- When Timothy Mutugi embarked on fish farming last year, he thought he would immediately reap good returns from the venture.
- He invested Sh50,000 in constructing the pond and bought 500 fingerlings at a cost of Sh7,500.
- The venture would however run into major challenges. The cost of fish feed weighed him down as a 20kg bag of fish feed was retailing at Sh4000.
When Timothy Mutugi embarked on fish farming last year, he thought he would immediately reap good returns from the venture. He invested Sh50,000 in constructing the pond and bought 500 fingerlings at a cost of Sh7,500.
The venture would however run into major challenges. The cost of fish feed weighed him down as a 20kg bag of fish feed was retailing at Sh4000.
The headwinds he faced would however turn out to be a blessing in disguise.
Mr Mutugi embarked on research to come up with cheaper alternatives for protein.
“It came to my realisation that for a long time, there has existed a shortage of fish meal, pushing the prices up. So I had to source for alternatives,” Mr Mutugi confesses.
His research revealed to him that insect meals are some of the best cheaper alternatives to partially or fully replace fish meal.
“Research proved that insects are a good source of protein,” he explains.
Mr Mutugi, an accountant and finance specialist, currently pursuing his PhD in entrepreneurship, embarked on studying the myriad uses of silkworm byproducts.
“One of the byproducts of silkworm farming is silkworm pupa which I realised was quite suitable to replace fish meal because of its high nutritional value,” he explains.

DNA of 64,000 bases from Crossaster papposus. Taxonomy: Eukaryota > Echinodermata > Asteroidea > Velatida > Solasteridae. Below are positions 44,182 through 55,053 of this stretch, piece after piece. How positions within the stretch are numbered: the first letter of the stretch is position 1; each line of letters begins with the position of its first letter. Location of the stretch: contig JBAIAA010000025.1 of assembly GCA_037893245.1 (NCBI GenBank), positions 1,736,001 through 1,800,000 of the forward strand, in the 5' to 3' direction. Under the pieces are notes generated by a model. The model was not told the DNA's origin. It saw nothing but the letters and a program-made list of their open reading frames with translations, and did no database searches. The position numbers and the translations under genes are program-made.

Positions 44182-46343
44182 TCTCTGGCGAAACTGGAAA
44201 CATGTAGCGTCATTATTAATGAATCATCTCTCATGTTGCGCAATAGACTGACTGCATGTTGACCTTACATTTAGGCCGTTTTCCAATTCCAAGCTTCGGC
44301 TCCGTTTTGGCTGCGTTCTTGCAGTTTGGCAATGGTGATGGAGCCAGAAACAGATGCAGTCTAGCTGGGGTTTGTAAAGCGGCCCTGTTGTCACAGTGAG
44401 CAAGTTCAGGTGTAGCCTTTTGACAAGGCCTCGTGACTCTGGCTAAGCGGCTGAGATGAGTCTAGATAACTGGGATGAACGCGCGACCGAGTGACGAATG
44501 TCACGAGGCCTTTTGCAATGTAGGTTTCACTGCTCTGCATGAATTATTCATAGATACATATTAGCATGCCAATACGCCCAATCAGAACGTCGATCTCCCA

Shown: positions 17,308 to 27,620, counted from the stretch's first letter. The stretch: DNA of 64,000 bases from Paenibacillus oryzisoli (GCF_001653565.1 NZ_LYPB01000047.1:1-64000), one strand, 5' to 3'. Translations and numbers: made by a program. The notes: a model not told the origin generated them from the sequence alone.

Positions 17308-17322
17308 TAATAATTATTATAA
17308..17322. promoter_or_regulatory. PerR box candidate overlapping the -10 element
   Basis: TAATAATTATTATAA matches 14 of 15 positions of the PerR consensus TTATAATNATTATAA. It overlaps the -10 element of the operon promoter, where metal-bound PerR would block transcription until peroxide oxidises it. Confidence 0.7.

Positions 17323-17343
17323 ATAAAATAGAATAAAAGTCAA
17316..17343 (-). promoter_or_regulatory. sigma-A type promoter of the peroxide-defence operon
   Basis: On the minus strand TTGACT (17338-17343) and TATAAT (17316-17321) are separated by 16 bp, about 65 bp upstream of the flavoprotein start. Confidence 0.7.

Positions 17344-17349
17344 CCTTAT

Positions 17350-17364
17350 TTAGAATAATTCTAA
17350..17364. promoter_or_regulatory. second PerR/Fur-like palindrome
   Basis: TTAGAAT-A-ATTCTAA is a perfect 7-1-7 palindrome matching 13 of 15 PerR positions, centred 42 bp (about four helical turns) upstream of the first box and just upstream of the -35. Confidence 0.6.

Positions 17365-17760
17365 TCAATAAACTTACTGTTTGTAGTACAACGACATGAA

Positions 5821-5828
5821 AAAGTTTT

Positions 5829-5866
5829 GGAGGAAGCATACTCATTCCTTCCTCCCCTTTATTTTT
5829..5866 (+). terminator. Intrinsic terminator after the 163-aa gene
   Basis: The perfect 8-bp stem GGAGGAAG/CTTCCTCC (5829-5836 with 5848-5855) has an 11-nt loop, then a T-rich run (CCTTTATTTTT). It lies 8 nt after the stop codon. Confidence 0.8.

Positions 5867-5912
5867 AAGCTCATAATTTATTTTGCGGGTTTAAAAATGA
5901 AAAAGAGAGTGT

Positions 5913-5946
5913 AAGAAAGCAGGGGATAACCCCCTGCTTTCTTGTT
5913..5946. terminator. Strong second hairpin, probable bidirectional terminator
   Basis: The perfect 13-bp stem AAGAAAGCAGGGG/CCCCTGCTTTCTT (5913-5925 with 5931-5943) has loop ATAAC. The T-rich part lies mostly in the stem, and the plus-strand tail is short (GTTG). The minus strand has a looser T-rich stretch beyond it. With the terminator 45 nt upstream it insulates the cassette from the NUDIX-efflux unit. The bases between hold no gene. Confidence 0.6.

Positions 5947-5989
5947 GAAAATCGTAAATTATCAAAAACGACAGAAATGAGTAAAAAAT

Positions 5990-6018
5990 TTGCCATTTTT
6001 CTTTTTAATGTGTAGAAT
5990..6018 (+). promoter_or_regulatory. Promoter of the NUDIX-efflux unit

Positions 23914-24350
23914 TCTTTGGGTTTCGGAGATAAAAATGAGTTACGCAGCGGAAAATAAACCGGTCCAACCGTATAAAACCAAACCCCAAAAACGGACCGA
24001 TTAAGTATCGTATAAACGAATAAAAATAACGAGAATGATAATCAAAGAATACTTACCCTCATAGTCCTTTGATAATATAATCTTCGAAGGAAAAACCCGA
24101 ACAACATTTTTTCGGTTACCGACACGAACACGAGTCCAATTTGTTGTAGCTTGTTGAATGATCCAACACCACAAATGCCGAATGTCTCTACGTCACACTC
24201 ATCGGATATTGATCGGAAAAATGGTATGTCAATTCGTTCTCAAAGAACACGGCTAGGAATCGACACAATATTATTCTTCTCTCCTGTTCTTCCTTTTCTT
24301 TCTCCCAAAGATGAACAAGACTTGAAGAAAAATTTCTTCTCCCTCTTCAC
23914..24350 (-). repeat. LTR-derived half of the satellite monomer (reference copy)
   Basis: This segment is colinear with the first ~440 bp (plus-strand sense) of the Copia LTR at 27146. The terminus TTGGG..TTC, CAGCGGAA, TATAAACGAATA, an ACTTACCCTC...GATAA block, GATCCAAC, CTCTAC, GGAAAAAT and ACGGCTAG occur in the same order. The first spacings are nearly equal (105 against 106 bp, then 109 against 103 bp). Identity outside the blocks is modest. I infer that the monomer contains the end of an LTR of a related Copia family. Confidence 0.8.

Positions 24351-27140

With as little as Sh2,000 in 2015, Mutugi purchased some silkworm eggs from the International Centre for Insect Physiology and Ecology (ICIPE), and renovated one of his farmhouse structures to accommodate the venture.
He also contracted to deliver castor and mulberry leaves where he could purchase the leaves at Sh30 per kg.
“Silkworm farming not only required small portions of land, but it was also a safer investment and assured a stable income monthly,” he explains.
Mr Mutugi who rears two types of silkworms — Mulberry silkworms and Eri silkworms— has close to 200,000 silkworms. Mulberry silkworms feed purely on mulberry leaves while Eri silkworms feed on castor leaves.
“Silkworm pupae are rich in oil content. Pupae oil is used in the cosmetic industry with the remaining pupae cake being a rich source of protein suitable for poultry and fish,” he says.
Mr Mutugi says a kilo of silk goes for up to Sh1,500.
In 2015 the entrepreneur went to Nigeria as a beneficiary of the Tony Elumelu Foundation (TEF) under the Tony Elumelu Entrepreneurship Programme (TEEP), a multi-year programme of training, funding, and mentoring, that sought to identify and help grow some 10,000 start-ups and young businesses from across Africa. The plan is aimed at empower ing the next generation of African entrepreneurs.
“White collar jobs are not the ultimate solutions to youth unemployment. Sericulture provides gainful employment, economic development and improvement in the quality of life to the people in the rural areas, thus playing an important role in poverty reduction,” he says.
Apart from rearing silkworm, and keeping fish, he also grows arrowroots and has a tree nursery bed consisting of over 5,000 seedlings. He sells a kilo of arrowroots at between Sh80 and Sh100 locally.
Water from the fish pond, which he says is rich in nutrients, is used in irrigating both his arrowroots and tree nursery bed to improve the soil quality and crop productivity saving him an average of Sh5,000 a month. This helps in reducing the cost of chemical fertiliser at his farm.
“The mulberry trees provide fruits that are rich in minerals and vitamins. Herbal medicines are also obtained from the roots and barks. Timber from mulberry trees is resistant to termites and is used in making sports items,” he says.
Mulberry trees are also planted for soil protection as they curb erosion. The foliage for mulberry is used as fodder for cattle.